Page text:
Founded: 13th century | Location: Gotland, Sweden

Lau Church

The first Christian church was probably a wooden church. Of this church there is no trace, but the baptismal font in the Church today has probably belonged to this church. In the 1220s a new stone church of considerable size was built in round-headed Romanesque style and consisted of a nave with four pillars, chancel with two cross-arms and apse, an extension in the rear of the chancel where the altar was placed. A large ...
Founded: 1220s | Location: Lau, Sweden

Forshem Church

The oldest part of Forshem Church is the nave from the middle of the 12th century. The present vaults are late medieval. The chancel is not original and was built in the 13th century. The most thorough changes were made in the 1760´s when the church was transformed into a cruciform church. It was restored in 1939 when the 17th century paintings were uncovered from underneath the whitewash of the walls. The interior ...
Founded: c. 1150 | Location: Hällekis, Sweden

St. Olaf's Church

The church of St. Olaf was built in the 1200s, but it was enlarged in 1400s. The major restoration was made in 1870s by Helgo Zettervall. The church and the locality is named after the Norwegian Saint Olaf due there is a so-called St. Olaf"s Well near the church. It was a famous pilgrimage site in past centuries.
Founded: 13th century | Location: Sankt Olof, Sweden

Featured Historic Landmarks, Sites & Buildings

Historic Site of the week

Luxembourg Palace

The famous Italian Medici family have given two queens to France: Catherine, the spouse of Henry II, and Marie, widow of Henry IV, who built the current Luxembourg palace. Maria di Medici had never been happy at the Louvre, still semi-medieval, where the fickle king, did not hesitate to receive his mistresses. The death of Henry IV, assassinated in 1610, left the way open for Marie's project. When she became regent, she was able to give special attention to the construction of an imposing modern residence that would be reminiscent of the Palazzo Pitti and the Boboli Gardens in Florence, where she grew up. The development of the 25-hectare park, which was to serve as a jewel-case for the palace, began immediately.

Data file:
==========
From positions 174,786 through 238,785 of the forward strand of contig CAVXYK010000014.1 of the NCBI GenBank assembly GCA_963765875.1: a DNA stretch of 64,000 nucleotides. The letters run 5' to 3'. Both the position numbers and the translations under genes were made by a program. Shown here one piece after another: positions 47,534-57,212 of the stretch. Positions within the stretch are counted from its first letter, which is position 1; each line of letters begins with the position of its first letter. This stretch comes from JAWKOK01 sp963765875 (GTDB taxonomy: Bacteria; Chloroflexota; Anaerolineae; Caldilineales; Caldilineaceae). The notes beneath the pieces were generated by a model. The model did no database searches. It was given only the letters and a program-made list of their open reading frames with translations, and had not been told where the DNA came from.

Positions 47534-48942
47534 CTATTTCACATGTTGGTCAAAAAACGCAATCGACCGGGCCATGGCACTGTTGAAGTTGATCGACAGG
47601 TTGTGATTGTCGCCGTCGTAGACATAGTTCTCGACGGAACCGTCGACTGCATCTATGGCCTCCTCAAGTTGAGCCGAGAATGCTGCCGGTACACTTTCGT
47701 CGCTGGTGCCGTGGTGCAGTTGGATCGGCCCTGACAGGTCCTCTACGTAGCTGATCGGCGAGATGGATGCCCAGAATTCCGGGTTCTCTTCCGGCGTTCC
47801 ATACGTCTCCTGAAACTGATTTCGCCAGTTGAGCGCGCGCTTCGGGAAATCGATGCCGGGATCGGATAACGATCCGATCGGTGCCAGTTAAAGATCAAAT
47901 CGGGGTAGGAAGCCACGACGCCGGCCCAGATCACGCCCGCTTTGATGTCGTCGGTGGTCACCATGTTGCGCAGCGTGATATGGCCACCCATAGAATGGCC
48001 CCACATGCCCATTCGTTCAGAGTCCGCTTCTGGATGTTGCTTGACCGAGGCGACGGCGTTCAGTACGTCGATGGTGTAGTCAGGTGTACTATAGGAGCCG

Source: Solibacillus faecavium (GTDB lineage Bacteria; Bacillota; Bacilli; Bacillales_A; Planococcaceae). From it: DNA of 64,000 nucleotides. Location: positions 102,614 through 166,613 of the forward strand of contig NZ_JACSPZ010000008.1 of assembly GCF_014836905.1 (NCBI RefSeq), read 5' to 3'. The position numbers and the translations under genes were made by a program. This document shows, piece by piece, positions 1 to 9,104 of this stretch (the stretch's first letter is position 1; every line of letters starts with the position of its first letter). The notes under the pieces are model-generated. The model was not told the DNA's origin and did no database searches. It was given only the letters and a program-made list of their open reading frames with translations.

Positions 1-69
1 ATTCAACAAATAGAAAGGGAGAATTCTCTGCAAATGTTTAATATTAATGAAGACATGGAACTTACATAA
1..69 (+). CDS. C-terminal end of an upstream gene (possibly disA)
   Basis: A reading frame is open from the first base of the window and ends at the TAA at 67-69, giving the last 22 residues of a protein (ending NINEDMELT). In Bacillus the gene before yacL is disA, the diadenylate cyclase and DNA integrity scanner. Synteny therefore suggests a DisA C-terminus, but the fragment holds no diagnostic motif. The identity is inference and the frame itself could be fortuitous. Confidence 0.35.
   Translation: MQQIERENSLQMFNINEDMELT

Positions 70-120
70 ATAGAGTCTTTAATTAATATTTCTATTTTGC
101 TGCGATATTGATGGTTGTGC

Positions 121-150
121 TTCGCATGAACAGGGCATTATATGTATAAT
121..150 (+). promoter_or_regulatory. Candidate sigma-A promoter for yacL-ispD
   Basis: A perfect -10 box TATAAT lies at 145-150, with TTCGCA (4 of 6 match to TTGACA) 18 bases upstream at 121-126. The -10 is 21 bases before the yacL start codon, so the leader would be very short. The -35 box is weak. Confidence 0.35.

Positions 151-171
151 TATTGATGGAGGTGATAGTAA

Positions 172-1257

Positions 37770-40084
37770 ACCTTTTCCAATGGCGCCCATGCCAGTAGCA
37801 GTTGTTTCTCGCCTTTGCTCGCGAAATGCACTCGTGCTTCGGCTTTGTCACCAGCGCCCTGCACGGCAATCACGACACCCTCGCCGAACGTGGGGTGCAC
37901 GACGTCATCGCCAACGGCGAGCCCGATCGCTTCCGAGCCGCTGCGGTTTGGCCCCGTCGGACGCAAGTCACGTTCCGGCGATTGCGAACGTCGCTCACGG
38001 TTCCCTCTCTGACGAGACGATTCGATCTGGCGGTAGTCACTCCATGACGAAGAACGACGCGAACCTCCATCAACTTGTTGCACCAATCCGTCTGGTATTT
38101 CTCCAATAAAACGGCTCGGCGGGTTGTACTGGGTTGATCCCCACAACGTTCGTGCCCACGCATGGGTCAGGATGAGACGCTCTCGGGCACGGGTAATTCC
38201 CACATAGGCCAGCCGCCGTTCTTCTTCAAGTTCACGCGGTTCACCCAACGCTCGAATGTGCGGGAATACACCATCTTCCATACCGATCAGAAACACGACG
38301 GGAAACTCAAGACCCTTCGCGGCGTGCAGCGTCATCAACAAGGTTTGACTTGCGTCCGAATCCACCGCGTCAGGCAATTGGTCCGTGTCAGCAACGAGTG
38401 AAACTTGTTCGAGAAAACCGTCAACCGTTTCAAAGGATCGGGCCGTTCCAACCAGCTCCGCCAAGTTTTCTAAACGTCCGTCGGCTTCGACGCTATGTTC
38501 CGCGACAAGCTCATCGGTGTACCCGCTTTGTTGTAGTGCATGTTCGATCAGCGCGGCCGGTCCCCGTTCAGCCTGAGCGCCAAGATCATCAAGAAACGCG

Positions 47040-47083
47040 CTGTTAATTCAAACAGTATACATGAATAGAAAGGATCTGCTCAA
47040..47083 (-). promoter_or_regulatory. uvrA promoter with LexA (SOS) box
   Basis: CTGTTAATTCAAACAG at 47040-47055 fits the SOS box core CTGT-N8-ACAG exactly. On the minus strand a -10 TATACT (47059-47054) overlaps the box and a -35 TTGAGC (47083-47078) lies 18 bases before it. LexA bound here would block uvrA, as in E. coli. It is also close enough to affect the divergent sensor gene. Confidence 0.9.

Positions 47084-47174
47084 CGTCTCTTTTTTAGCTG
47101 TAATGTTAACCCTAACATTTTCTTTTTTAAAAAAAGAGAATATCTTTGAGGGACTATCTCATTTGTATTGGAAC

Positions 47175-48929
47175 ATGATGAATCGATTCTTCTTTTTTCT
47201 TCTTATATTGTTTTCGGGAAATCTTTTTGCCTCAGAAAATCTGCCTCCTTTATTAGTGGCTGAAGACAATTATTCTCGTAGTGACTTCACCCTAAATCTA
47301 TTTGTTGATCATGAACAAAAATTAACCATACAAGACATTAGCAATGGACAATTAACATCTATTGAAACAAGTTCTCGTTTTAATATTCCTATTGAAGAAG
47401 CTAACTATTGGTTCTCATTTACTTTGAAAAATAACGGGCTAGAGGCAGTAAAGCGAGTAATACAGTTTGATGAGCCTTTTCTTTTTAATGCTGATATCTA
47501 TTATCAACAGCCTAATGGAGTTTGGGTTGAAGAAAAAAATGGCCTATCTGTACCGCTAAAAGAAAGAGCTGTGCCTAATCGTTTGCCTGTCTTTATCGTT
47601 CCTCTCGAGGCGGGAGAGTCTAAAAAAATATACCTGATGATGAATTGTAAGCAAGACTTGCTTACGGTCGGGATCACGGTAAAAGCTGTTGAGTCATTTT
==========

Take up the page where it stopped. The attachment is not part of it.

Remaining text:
The architect, Salomon de Brosse, began the work in 1615. Only 16 years later was the palace was completed. Palace of Luxembourg affords a transition between the Renaissance and the Classical period.

In 1750, the Director of the King's Buildings installed in the wing the first public art-gallery in France, in which French and foreign canvases of the royal collections are shown. The Count of Provence and future Louis XVIII, who was living in Petit Luxembourg, had this gallery closed in 1780: leaving to emigrate, he fled from the palace in June 1791.

During the French Revolution the palace was first abandoned and then moved as a national prison. After that it was the seat of the French Directory, and in 1799, the home of the Sénat conservateur and the first residence of Napoleon Bonaparte, as First Consul of the French Republic. The old apartments of Maria di Medici were altered. The floor, which the 80 senators only occupied in 1804, was built in the middle of the present Conference Hall.

Beginning in 1835 the architect Alphonse de Gisors added a new garden wing parallel to the old corps de logis, replicating the look of the original 17th-century facade so precisely that it is difficult to distinguish at first glance the old from the new. The new senate chamber was located in what would have been the courtyard area in-between.

The new wing included a library (bibliothèque) with a cycle of paintings (1845–1847) by Eugène Delacroix. In the 1850s, at the request of Emperor Napoleon III, Gisors created the highly decorated Salle des Conférences, which influenced the nature of subsequent official interiors of the Second Empire, including those of the Palais Garnier.

During the German occupation of Paris (1940–1944), Hermann Göring took over the palace as the headquarters of the Luftwaffe in France, taking for himself a sumptuous suite of rooms to accommodate his visits to the French capital. Since 1958 the Luxembourg palace has been the seat of the French Senate of the Fifth Republic.